Confronting the Tornadic Winds of Rejection: How to Keep the Faith

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Photo courtesy of NSSL

Yep. It’s spring. Today it snowed, rained, cleared up and then hailed. I’m waiting for the dark of night so I can claim I’m a postman.

Spring is like that, a clash of two forces: winter and summer. The metaphor reflects the hardships of writing as well: a winter of rejection versus the summer of a sale.

In ancient times, the peak of starvation occurred during early spring before the newly plowed fields could produce and after the winter stores ran out. And this is precisely where new writers find themselves, right smack in the middle of early spring. They have written their pieces, and like seeds, they have planted them. Now, they wait for one to flower. Until then, how do they keep from succumbing to an emotional starvation, laying down their pens, unplugging their computers and quitting? They seek out their fellow writers, and we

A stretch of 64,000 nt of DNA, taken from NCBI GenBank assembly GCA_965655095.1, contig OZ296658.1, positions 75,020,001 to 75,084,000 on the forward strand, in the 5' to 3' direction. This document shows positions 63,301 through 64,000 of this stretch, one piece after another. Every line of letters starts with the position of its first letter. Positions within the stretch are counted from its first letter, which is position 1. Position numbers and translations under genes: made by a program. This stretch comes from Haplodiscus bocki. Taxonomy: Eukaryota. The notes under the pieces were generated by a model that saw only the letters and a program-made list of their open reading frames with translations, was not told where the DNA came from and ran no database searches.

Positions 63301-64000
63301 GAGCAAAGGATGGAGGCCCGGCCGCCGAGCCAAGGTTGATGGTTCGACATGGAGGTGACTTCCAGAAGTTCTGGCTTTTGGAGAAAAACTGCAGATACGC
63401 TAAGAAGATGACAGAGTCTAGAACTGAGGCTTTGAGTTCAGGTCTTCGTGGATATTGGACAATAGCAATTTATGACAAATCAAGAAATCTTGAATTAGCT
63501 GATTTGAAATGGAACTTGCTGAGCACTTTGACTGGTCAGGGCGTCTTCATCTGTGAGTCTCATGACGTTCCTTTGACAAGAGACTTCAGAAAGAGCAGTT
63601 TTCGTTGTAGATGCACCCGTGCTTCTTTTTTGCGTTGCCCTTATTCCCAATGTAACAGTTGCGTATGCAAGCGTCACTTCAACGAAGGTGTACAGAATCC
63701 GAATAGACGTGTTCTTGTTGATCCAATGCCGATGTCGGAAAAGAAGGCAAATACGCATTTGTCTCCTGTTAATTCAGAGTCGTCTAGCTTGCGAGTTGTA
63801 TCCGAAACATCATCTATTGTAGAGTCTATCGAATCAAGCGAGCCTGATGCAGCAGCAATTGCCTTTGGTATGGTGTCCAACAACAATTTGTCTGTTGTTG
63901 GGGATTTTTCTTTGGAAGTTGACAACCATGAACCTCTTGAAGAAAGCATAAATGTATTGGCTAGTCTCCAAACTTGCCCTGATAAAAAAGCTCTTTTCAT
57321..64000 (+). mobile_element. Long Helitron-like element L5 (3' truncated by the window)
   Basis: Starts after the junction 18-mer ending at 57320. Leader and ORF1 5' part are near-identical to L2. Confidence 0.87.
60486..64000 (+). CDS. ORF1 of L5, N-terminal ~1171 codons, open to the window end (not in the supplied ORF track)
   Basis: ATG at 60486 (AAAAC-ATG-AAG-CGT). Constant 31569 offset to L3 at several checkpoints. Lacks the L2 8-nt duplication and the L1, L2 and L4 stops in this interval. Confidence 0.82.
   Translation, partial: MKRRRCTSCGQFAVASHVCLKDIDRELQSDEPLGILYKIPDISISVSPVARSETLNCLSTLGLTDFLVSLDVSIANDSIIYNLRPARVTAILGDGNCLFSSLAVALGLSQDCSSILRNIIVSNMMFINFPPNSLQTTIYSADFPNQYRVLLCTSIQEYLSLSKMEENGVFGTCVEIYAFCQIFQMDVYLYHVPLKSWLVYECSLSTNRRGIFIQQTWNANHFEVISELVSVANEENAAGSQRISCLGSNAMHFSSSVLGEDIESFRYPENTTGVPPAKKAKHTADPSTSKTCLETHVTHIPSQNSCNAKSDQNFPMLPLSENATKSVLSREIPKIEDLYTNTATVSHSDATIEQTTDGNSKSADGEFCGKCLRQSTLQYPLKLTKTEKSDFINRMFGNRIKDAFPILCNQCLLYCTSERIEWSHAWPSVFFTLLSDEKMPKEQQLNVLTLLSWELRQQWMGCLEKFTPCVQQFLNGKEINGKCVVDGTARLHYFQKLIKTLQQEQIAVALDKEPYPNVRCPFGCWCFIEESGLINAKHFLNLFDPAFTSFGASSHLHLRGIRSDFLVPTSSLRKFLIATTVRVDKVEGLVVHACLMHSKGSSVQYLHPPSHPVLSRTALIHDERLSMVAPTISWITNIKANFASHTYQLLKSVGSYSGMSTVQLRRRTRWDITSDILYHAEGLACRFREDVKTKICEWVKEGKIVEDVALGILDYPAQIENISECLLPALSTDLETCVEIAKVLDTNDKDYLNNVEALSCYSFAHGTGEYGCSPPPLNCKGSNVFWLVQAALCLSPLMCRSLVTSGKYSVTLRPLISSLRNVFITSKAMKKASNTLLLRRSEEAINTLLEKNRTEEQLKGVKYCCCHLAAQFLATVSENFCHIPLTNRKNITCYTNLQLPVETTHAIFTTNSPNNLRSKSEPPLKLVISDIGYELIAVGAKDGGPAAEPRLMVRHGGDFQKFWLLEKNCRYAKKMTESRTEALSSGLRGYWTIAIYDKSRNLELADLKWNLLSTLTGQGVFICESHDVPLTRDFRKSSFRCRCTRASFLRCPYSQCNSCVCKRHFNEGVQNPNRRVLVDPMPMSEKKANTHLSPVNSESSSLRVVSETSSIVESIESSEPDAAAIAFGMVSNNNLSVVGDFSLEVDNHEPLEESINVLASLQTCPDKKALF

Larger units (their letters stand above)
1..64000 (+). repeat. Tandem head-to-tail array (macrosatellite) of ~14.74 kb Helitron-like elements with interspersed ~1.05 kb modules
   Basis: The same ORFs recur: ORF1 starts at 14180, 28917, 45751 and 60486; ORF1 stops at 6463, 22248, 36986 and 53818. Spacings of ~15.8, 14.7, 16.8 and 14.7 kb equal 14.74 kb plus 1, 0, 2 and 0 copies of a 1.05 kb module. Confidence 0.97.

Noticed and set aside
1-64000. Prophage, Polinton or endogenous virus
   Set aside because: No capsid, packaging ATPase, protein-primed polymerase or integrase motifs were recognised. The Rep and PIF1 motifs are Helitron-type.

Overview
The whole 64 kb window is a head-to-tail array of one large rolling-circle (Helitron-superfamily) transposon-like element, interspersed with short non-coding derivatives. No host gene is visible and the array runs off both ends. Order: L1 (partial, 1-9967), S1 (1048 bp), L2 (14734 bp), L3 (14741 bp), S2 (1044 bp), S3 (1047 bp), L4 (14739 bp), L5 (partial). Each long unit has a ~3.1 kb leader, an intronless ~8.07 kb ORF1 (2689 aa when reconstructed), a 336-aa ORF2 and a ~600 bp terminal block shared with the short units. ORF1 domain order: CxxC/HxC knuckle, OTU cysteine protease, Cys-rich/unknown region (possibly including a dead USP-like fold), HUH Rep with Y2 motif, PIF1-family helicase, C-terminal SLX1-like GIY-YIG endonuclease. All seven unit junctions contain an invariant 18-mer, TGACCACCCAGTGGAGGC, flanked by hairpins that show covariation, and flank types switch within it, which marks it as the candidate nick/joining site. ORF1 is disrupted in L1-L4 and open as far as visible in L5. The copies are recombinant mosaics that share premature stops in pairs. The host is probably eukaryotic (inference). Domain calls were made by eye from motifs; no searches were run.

all share our meager rations.

The Art of War for Writers, James Scott Bell explains how to tell the difference between a hero and a fool. “A hero gets knocked down and quietly regroups to write again; a fool gets knocked down and whines about it ever after.”

Bell suggests that writers are like a pyramid. The base is huge and is made up of wannabes. The next level is smaller and is made up of people learning to be writers such as those who take classes or participate in critique circles. Further up is the level of writers with a finished piece. This is the level where real writers start. Higher up still are those with multiple finished works and then finally, perched on the apex, is a Wheel of Fortune. It spins, and quite randomly, some author wins the prize of publication.

Wheel of Fortune Tarot Card

All the way up to published, a writer has control. After that, he or she does not. Addressing directly the new writer Bell adds, “Your job is to keep moving up that pyramid. That’s it. If you write, work your craft and keep submitting; some day, the wheel will land on your number.”

If you are a new writer, or an old hand having run through a harsh winter, hang in there. Just as the tilt of the earth inevitably brings summer, honing your craft and sending out your pieces will eventually bring you to a sale.